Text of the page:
FOUR of five Filipinos or 81% of respondents polled reject the government’s policy of allowing Chinese intrusion in the West Philippine Sea (WPS), the Social Weather Stations found in its Second Quarter 2018 Social Weather Survey.
The survey also found net trust in China falling 42 points and two grades to “bad” -35, from neutral +7 in March.
The non-commissioned survey comes a few days after the Philippines marked on July 12 its second year since winning the Hague arbitration case in its maritime dispute with China.
The poll also found 80% of respondents agreeing that the government should strengthen the Philippine military, particularly the Navy.
The survey reported 74% wanting to bring this issue to international organizations such as the United Nations or the Association of Southeast Asian Nations for a diplomatic and peaceful negotiation with China.
“Seventy-three percent (73%) said it is alright to have direct, bilateral negotiations between the Philippines and China to discuss the resolution of the issue of the claimed territories,” the poll also found, while 68% said the government should ask other countries to mediate in this matter.
The poll further showed China’s net trust rating at a “bad” -38 among those who were aware of the West Philippine Sea dispute. “The net trust rating of China was at bad levels regardless of people’s satisfaction with Pres(ident) Duterte: it was highest among those who were dissatisfied with the President, at -42, followed by those who were undecided, at -39, and among those who were satisfied with him, at -32,” SWS said.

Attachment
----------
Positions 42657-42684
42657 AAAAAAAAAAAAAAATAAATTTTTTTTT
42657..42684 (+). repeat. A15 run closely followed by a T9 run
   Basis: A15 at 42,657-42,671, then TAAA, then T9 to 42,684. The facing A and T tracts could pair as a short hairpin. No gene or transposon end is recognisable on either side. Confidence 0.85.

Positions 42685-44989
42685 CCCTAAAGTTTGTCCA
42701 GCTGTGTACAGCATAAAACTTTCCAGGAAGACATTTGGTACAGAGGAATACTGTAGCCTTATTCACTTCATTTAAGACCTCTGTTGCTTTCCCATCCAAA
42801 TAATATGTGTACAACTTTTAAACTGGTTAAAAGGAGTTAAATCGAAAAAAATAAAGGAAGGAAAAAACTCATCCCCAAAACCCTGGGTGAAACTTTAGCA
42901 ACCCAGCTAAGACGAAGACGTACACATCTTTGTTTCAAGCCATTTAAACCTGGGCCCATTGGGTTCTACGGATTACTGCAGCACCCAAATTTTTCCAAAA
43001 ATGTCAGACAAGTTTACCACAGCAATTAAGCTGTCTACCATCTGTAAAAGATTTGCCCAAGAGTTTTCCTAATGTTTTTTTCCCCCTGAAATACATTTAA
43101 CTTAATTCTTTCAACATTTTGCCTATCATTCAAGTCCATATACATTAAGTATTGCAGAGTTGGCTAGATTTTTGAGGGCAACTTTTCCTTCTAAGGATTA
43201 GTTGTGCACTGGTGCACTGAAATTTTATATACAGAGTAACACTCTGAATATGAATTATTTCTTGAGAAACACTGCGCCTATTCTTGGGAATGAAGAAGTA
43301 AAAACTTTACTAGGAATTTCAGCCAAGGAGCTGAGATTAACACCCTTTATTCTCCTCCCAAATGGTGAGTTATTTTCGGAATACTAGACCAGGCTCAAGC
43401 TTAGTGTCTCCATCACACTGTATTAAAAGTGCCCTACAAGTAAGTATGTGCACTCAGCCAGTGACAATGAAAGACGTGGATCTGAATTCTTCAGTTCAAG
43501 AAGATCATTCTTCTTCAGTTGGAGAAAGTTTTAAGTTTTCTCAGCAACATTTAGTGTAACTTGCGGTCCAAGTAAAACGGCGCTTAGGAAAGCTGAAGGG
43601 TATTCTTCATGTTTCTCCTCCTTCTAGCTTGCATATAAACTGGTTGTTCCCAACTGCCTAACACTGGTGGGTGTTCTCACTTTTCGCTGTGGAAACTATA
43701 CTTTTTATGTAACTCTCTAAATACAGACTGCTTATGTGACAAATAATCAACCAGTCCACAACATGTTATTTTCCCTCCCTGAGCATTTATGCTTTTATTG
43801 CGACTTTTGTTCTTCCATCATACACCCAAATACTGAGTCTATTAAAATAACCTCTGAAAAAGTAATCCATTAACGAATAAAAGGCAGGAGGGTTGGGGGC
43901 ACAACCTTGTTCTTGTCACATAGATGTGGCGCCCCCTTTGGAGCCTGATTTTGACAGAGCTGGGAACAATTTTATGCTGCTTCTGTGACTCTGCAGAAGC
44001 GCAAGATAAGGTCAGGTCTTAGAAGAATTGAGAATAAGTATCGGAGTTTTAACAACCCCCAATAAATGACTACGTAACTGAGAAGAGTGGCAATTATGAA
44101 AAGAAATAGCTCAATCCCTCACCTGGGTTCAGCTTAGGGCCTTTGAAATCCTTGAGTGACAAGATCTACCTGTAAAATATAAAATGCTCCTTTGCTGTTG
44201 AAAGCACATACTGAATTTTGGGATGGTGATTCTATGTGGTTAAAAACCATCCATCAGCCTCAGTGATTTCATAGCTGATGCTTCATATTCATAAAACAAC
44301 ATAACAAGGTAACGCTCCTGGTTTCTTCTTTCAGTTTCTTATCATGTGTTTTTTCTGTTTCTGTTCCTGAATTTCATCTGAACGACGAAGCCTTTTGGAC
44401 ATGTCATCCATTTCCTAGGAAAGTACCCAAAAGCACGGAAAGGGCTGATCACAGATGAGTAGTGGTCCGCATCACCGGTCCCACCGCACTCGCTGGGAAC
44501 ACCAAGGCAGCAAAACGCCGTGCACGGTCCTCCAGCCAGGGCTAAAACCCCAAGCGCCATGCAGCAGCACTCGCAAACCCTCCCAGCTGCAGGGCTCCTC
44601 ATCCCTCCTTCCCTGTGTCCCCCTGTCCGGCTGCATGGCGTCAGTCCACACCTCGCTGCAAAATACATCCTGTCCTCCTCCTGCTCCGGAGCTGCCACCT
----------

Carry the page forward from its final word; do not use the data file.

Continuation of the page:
The survey was conducted from June 27 to 30, through face-to-face interviews with 1,200 adults nationwide: 300 each in Metro Manila, Balance Luzon, Visayas, and Mindanao, with sampling error margins of ±3% for national percentages, and ±6% each for the said areas.
In a related development, the Consultative Committee to Review the 1987 Constitution (ConCom) criticized retired chief justice Hilario G. Davide, Jr.’s recent remarks about the draft federal charter.
Mr. Davide over the weekend criticized the draft charter’s not citing the West Philippine Sea in its proposed Article I on national territory. He also criticized the draft charter for being “anti-Filipino,” “anti-poor,” and “pro-dynasty.”
ConCom in its statement on Sunday said Mr. Davide “betrays his confusion, lack of sincerity and lack of logic in the on-going debate on the proposal to revise the 1987 Constitution.”
Said the Concom: “The 1986 Constitutional Commission had the chance to put the words ‘West Philippine Sea’ or ‘South China Sea’ (we didn’t call it West Philippine Sea then). They did not. They did not make any loose reference to it even in the way the Article is phrased in the 1987 Constitution. They only talked of sovereignty over territory. And they abandoned the Philippine claim to Sabah, which has existed in previous constitutions.”
Mr. Davide was a member of the said commission, as the ConCom also noted.
“The ConCom draft contains in the Bill of Rights the right of the people to adequate food, decent housing, complete education, comprehensive health care, and livelihood and employment opportunities. These rights are meant for the poor,” ConCom also said regarding the “anti-poor” charge.